Description: Real numbers consist of all rational and irrational numbers, covering every point on the number line.
Example: Includes numbers like \(1.414\), \(\pi\), \(e\), \(3/4\), \(5\), etc. 
Complex Numbers (ℂ): Symbol: \(\mathbb{C}\)
Description: Complex numbers include all numbers that can be written in the form \(a + bi\), where \(a\) and \(b\) are real numbers, and \(i\) is the imaginary unit.
Example: Numbers like \(3 + 4i\), \(2  i\), etc. 
Positive Real Numbers (ℝ⁺): Symbol: \(\mathbb{R}^+\)
Description: Includes all real numbers greater than 0.
Example: Numbers like \(0.5\), \(3.14\), and \(e\). 
Positive Integers (ℕ⁺): Symbol: \(\mathbb{N}^+\) or \(\mathbb{Z}^+\)
Description: Contains all positive integers, starting from 1.
Example: \(\{1, 2, 3, 4, ...\}\) 
NonNegative Integers: Symbol: Often \(\mathbb{N}_0\) or \(\mathbb{Z}_{\geq 0}\)
Description: Includes all positive integers along with 0.
Example: \(\{0, 1, 2, 3, ...\}\) 
Negative Integers (ℤ⁻): Symbol: \(\mathbb{Z}^\)
Description: The set of all negative integers.
Example: \(\{..., 4, 3, 2, 1\}\) 
Positive Rational Numbers: Symbol: \(\mathbb{Q}^+\)
Description: All rational numbers greater than 0.
Example: Numbers like \(\frac{1}{2}\), \(\frac{3}{4}\), \(5\). 
Negative Rational Numbers: Symbol: \(\mathbb{Q}^\)
Description: The set of all rational numbers less than 0.
Example: \(\frac{1}{2}\), \(\frac{4}{5}\), \(3\). 
Irrational Numbers: Symbol: There is no universally accepted symbol, but sometimes denoted as \(\mathbb{I}\).
Description: Comprises real numbers that cannot be expressed as a fraction of two integers.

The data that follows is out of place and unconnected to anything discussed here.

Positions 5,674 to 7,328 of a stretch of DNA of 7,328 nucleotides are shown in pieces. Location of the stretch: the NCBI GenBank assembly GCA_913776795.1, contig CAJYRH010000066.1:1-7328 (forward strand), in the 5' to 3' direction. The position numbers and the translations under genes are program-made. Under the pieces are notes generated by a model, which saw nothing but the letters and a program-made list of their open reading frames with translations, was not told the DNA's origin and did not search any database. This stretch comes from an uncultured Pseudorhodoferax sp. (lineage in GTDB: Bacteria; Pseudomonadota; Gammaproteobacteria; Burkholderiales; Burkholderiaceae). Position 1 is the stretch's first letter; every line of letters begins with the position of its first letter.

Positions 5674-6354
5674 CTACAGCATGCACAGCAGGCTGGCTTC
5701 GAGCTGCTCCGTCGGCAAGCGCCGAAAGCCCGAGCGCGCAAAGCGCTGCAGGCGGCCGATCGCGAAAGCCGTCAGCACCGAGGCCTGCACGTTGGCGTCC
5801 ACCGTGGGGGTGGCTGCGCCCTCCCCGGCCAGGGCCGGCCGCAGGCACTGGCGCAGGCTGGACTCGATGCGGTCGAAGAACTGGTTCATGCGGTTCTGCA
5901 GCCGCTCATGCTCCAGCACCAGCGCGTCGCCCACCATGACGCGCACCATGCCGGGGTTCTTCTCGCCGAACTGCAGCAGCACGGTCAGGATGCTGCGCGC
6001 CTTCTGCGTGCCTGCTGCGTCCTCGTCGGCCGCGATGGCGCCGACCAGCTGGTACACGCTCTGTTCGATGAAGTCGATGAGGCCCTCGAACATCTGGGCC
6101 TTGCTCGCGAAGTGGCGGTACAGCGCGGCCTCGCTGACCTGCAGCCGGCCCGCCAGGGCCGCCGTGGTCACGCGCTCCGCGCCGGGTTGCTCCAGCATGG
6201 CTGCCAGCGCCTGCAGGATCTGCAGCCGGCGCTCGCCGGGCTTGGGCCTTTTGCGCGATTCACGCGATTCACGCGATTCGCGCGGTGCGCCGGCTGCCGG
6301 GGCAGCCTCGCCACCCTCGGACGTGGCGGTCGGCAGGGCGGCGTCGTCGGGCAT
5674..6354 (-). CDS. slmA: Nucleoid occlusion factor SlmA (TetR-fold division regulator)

Example: Numbers like \(\sqrt{2}\), \(\pi\), \(e\).
Empty set
The empty set, also known as the null set, is a basic concept in set theory. It is the unique set that contains no elements. The common symbols used to represent the empty set are \( \emptyset \) and \( \{ \} \).
Origin
The symbol \( \emptyset \) was introduced by the Danish mathematician and logician, André Weil, in the mid20th century. He was inspired by the Norwegian alphabet, which includes the letter Ø, symbolizing the concept of nothing or emptiness. This symbol has since become standard in mathematics to represent a set with no elements.
For more detailed information about the empty set and its origins, you can refer to its Wikipedia page: Empty Set.
Set Builder form
Till now, when we were expressing sets in roster form, that is, by explicitly listing out all the elements of the set, we were using a straightforward and clear method suitable for smaller or welldefined collections. However, when dealing with larger or more complex sets, this approach can become impractical. In such cases, the setbuilder form of expressing sets is more efficient and useful.
SetBuilder Form Explained:
Setbuilder form is a method of defining sets that specifies the properties or rules that the members of the set must satisfy, rather than listing each element individually. This form is particularly useful for describing sets with an infinite number of elements or sets defined by a specific mathematical rule or property. The general notation for setbuilder form is:
In this notation:
 \( x \) represents an element of the set.
 \(\text{property}(x)\) is a statement or condition that defines the set, describing a property that elements \( x \) must satisfy to be included in the set.
 The vertical bar \(\mid\) (or sometimes a colon \(:\)) is read as "such that" or "for which".
For instance,
In this set, \( x \) represents an element of the set, and the condition \( x^2  4x + 3 = 0 \) is an equation that elements of the set must satisfy. The set includes all real numbers \( x \) that are solutions to this quadratic equation.
More Examples of SetBuilder Form:

Set of All Even Numbers: \(\{ x \in \mathbb{N} \mid x \text{ is even} \}\)
This defines a set consisting of all even natural numbers. 
Set of Positive Integers Less than 10: \(\{ x \in \mathbb{N} \mid x < 10 \}\)